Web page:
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Communications Networking Shark Moon NASA Space

NASA Testing Frickin' Laser Communications 108

Posted by timothy
from the beam-it-up-scotty dept.
itwbennett writes "The lunar laser communications demonstration will be part of the agency's Lunar Atmosphere and Dust Environment Explorer (LADEE) mission, which is scheduled to launch on Sept. 6. Here's how the system will work: When the satellite is in orbit around the moon and visible from Earth, one of three ground stations will shoot a laser towards its approximate location. The laser beam from Earth will scan a patch of sky and should illuminate the spacecraft at some point. When that happens, the spacecraft will begin transmitting its own laser towards the ground station and the two will lock on to each other. The technology should allow an upstream data rate, from the Earth to the spacecraft, of around 20Mbps and a much faster downstream rate of 622Mbps. That's roughly six times the speed that's currently possible with radio-based transmission, said Don Cornwell, mission manager for the lunar laser communications demonstration."
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NASA Testing Frickin' Laser Communications

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  • by girlintraining (1395911) on Saturday August 24, 2013 @11:26AM (#44663993)

    The latency will be absolute shit. Useless for most bandwidth-intensive internet applications. Imagine trying to play a game with twice the lag of a dialup modem. Not only that, but one cloud in the sky and it's game over, man.

    Not reliable at all.

    • This is not for communication between two points on earth. This is for communication with the satellite itself. With a direct Laser link, you should get the lowest latency physically possible.

      • by peragrin (659227) on Saturday August 24, 2013 @11:42AM (#44664099)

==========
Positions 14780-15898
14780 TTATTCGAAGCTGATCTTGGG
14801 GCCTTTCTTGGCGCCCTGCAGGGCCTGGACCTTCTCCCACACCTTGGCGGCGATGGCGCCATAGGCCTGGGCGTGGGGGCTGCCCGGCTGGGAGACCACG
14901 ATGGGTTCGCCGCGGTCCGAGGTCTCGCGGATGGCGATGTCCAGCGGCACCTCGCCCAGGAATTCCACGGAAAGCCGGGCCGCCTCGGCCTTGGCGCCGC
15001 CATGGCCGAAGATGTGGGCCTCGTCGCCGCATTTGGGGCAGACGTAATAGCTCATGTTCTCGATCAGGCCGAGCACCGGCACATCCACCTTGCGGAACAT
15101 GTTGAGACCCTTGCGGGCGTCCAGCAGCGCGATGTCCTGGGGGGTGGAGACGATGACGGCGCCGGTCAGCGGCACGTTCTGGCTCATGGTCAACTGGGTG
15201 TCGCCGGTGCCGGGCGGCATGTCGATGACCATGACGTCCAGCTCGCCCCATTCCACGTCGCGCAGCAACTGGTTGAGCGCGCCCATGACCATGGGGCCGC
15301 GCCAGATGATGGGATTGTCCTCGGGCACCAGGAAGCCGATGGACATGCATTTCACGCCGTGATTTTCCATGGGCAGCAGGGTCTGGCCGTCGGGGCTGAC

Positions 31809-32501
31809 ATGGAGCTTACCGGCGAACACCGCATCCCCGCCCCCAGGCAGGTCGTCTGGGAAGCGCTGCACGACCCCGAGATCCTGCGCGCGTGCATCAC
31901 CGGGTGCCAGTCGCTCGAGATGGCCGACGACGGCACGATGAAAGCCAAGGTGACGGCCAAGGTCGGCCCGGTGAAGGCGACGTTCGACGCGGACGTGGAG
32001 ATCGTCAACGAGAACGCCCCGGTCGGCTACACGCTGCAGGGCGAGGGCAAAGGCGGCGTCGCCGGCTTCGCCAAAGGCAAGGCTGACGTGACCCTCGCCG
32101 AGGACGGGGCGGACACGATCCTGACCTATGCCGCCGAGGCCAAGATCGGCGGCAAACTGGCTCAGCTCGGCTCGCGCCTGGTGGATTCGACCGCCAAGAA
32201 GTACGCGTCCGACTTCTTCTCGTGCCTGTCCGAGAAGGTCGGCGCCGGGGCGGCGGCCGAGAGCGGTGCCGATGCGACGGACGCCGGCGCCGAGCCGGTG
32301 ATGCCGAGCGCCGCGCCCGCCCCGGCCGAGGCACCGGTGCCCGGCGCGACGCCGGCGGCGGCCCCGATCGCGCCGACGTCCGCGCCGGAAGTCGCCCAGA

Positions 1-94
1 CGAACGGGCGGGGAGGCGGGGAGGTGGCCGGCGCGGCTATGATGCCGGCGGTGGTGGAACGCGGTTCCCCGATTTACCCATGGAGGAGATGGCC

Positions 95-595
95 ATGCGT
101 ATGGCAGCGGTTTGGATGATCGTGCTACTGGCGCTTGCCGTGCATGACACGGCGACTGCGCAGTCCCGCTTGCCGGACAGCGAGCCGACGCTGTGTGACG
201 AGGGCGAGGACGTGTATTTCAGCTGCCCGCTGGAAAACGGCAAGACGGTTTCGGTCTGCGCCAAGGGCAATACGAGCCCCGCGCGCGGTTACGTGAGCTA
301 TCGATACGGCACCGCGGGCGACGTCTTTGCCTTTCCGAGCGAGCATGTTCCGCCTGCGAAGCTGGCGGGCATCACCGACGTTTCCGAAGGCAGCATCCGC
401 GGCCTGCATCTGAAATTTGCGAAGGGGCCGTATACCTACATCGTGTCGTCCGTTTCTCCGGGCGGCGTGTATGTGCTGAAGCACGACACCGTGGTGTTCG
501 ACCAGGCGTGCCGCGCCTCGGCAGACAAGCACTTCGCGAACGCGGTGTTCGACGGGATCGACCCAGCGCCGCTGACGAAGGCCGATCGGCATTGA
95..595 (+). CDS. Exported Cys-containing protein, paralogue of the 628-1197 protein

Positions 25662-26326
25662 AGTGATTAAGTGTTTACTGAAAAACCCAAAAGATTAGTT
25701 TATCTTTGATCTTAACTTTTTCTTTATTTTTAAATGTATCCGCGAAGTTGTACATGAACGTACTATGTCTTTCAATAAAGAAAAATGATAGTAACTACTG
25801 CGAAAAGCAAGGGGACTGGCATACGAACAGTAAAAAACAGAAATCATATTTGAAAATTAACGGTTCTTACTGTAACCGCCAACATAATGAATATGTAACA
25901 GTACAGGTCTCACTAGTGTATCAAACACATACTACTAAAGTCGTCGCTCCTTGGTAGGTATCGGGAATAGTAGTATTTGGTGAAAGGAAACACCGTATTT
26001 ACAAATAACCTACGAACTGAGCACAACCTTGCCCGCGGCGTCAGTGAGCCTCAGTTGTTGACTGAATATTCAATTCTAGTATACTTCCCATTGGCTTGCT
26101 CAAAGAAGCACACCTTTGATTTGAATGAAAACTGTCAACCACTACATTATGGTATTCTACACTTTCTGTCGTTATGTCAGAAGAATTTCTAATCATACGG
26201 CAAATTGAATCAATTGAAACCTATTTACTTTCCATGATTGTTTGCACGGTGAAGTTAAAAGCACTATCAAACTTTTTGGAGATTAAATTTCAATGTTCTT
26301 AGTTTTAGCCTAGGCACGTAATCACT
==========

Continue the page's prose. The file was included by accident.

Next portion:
Wooooosh.

        Girlintraining wants to play WOW from their secret moon base. Blizzard won't put a server up there for those of us with hidden moon bases.(something to do with Nazi space zeppelins).

      • This is not for communication between two points on earth. This is for communication with the satellite itself. With a direct Laser link, you should get the lowest latency physically possible.

        There was a post earlier I was replying to suggesting this could be used for internet communications.... erm, no. This wasn't about sending back telemetry, etc., from a satellite... that can be lagged to hell and it doesn't matter much.

      • by Shavano (2541114)
        With a direct radio link, you also get the lowest latency physically possible. The laser is to allow more energy efficient transmission.
      • This is not for communication between two points on earth. This is for communication with the satellite itself. With a direct Laser link, you should get the lowest latency physically possible.

        Well, that's the problem. This is, among other things, what NASA will have to use for the space edition of Need for Speed. Now imagine the rover races at a three-second packet roundtrip. Also, a direct laser link is not going to have any lower latency than a direct microwave link. They're sort or equally fast, ja wohl?

    • by mcgrew (92797) *

      The latency will be absolute shit.

      Unless you can get light to go faster than light there's nothing you can do about that. You're not in Kansas playing Quake with someone on the moon, you're controlling robots with a hell of a lot less latency than controlling the Martian robots.